Oct 16, 201302:54 PMOpen for Business
with Jody Glynn Patrick
Just do it: The power of ‘The Bliss List’
(page 1 of 2)
You’ve likely already read about J.P. Hansen’s The Bliss List on IBMadison.com. The editors have provided interesting background info about the upcoming IB Expo’s keynote speaker, but I’m going to take all the hyperbole and boil it down to one statement explaining why you might want to read the book or hear the author speak: Within a month of reading The Bliss List, I changed my life. The book didn’t change my life; I changed my life. But The Bliss List was the catalyst.
My copy of the book has an airline ticket bookmark. I completed the paper-and-pen exercises at the front of the book while in the skies between Chicago and Denver. I don’t particularly like the New Age self-improvement genre; how strange to think it would have such an impact when I didn’t even want to read it! But IB Publisher Jon Konarske assigned it in preparation for meeting the keynote speaker, and since IB is my client now … I made time to read it.
I do believe in the book’s basic tenet — the Law of Attraction, or the “if you build it, they will come” mindset. The key is the “if you build it” part as much as the “if you can imagine it” prelude; you have to get off your duff and power your dreams to make them happen. Following the book’s suggestion to focus on a core dream, I picked my wildest desire of trading our Madison home for a somewhere-in-the-country home. Moving beyond “dream state” to “a goal with a plan and deadline” takes a nudge. The Bliss List gave me an outright shove.
Here’s how the process unfolded: When defining the country home dream more concretely, I realized the dream is fueled whenever I visit my uncle and cousins in downstate Illinois. It’s a long drive for an overnight trip, and I’m always sad when it’s time to leave because we share community in a way I don’t with friends; family doesn’t need to schedule dinners weeks in advance. I miss that sense of belonging to other people. I miss hearing my uncle call me “Jody Girl” and my cousins call me “Cuz.” I miss watching our kids (now grandkids) and dogs play together while we remember our grandparents and share funny stories that only make sense to us. That’s what a country home means to me.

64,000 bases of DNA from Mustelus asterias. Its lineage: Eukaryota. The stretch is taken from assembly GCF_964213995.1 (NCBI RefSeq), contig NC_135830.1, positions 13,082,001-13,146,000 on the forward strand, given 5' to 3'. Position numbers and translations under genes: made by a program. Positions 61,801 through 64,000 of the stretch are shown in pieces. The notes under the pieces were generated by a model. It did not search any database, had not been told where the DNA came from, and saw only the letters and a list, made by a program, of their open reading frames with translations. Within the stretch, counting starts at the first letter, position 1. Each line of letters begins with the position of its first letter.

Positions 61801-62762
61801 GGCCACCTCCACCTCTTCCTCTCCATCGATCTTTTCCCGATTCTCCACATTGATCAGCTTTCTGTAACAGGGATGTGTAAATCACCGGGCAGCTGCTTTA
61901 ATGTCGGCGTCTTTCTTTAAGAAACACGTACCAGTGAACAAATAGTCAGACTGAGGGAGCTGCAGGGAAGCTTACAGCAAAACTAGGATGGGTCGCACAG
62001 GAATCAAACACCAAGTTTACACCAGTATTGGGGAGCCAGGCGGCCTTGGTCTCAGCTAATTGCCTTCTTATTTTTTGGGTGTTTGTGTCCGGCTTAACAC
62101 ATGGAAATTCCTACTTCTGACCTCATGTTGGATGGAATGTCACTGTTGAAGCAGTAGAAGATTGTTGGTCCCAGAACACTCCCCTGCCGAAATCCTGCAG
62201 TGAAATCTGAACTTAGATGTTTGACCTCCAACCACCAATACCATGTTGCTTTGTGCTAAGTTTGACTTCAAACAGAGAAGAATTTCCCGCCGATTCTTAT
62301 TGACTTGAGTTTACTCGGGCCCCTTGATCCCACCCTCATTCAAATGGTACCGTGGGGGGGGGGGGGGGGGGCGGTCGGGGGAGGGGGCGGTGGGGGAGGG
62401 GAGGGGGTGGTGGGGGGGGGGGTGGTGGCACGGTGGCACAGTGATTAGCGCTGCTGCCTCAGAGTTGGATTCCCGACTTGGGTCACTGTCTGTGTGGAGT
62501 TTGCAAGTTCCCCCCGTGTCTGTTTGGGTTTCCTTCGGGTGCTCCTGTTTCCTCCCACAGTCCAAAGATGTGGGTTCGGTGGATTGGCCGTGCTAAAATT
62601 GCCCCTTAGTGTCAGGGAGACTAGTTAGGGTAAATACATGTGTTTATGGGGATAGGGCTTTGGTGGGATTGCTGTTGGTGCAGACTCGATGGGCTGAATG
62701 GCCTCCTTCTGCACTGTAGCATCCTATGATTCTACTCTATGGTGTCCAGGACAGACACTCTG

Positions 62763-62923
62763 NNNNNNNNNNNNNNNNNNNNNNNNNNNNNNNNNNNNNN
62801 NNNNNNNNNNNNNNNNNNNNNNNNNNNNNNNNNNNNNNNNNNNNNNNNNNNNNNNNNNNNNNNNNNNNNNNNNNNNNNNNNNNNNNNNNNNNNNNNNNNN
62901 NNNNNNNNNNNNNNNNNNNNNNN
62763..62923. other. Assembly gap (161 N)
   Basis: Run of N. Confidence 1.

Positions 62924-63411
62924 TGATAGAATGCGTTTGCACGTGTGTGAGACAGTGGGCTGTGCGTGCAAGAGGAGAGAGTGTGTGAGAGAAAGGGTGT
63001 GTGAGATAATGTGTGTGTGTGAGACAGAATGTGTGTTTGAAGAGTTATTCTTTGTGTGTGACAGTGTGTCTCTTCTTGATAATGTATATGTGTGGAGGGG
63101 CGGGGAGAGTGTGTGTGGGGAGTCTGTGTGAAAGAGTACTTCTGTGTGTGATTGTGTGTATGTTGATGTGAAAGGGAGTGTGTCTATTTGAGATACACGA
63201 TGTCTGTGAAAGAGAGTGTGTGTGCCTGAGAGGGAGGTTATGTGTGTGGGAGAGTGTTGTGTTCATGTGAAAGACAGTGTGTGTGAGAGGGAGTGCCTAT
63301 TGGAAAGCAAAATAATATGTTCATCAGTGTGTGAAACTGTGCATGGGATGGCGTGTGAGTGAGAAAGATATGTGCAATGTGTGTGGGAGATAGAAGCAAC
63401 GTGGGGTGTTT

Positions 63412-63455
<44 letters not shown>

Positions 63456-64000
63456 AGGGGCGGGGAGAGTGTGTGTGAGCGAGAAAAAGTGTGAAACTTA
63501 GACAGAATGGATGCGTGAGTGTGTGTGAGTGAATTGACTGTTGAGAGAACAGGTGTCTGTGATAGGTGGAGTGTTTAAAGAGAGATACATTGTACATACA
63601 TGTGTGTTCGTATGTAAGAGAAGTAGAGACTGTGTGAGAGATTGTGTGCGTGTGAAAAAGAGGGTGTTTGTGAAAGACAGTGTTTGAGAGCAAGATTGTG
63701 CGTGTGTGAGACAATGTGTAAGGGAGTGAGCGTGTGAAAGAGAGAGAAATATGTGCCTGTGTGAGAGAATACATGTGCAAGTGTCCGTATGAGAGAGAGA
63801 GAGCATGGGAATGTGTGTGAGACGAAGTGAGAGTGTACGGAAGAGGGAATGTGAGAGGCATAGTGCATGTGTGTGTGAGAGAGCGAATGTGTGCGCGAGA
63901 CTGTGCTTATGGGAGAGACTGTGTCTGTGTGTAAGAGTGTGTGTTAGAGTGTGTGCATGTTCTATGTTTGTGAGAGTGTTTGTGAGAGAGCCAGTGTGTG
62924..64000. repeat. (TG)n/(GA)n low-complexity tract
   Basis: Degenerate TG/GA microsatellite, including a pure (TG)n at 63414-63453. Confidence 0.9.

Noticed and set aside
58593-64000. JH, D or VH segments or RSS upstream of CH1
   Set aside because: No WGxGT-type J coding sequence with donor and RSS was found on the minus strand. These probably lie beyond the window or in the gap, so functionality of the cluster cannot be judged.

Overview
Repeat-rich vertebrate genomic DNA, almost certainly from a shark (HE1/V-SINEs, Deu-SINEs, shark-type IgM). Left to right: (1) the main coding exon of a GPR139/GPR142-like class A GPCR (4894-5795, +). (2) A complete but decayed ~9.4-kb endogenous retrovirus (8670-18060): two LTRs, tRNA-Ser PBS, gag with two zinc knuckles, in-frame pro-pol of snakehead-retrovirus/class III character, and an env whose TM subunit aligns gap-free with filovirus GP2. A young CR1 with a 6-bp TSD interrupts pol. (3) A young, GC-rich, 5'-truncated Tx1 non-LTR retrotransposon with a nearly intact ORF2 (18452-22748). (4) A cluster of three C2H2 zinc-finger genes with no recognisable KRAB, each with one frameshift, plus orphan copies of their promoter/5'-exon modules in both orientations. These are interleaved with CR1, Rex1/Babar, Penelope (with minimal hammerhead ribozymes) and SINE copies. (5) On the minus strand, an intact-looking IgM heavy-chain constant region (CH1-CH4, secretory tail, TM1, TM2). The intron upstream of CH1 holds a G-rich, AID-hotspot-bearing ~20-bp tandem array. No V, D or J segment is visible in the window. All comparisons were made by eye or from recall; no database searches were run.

So the dream isn’t so much about raising chickens or milking cows — it’s more about “going home” to my roots, of reclaiming Sunday dinners with family. Meanwhile, the gravity holding me to Madison is equally compelling: 1) sharing weekends with Chicago- and Madison-based kids and grandkids, 2) managing a thriving Madison-based consultancy business, and 3) friends in the area who give my husband’s life sustenance in the way that my Illinois family does for me. Therefore, our ideal home would reconnect me with my core family while also supporting our life here. But how would that be possible?
It was time to talk to my husband. Kevin and I sat down with my lists and discussed the dream’s time and budget components. We agreed to maintain a Madison presence for five more years, while he agreed to transition over that time to the type of lifestyle I wanted when we retired.
Next step: fact-finding. To establish a realistic budget, we did online searches for aging-in-place, ranch-style houses that were near my family and had lots of windows, mature trees, and garden plots. A contractor cousin assured us he could help convert a less expensive home into a true dream house, so we established a purchase price and renovation budget far, far below what we would have to pony up in this market.
The first online search revealed our dream home — there it was, greatly reduced in price because of the seller’s situation, complete with three gardens, lots of windows, and mature trees capable of supporting tree swings … at a price we could actually afford now.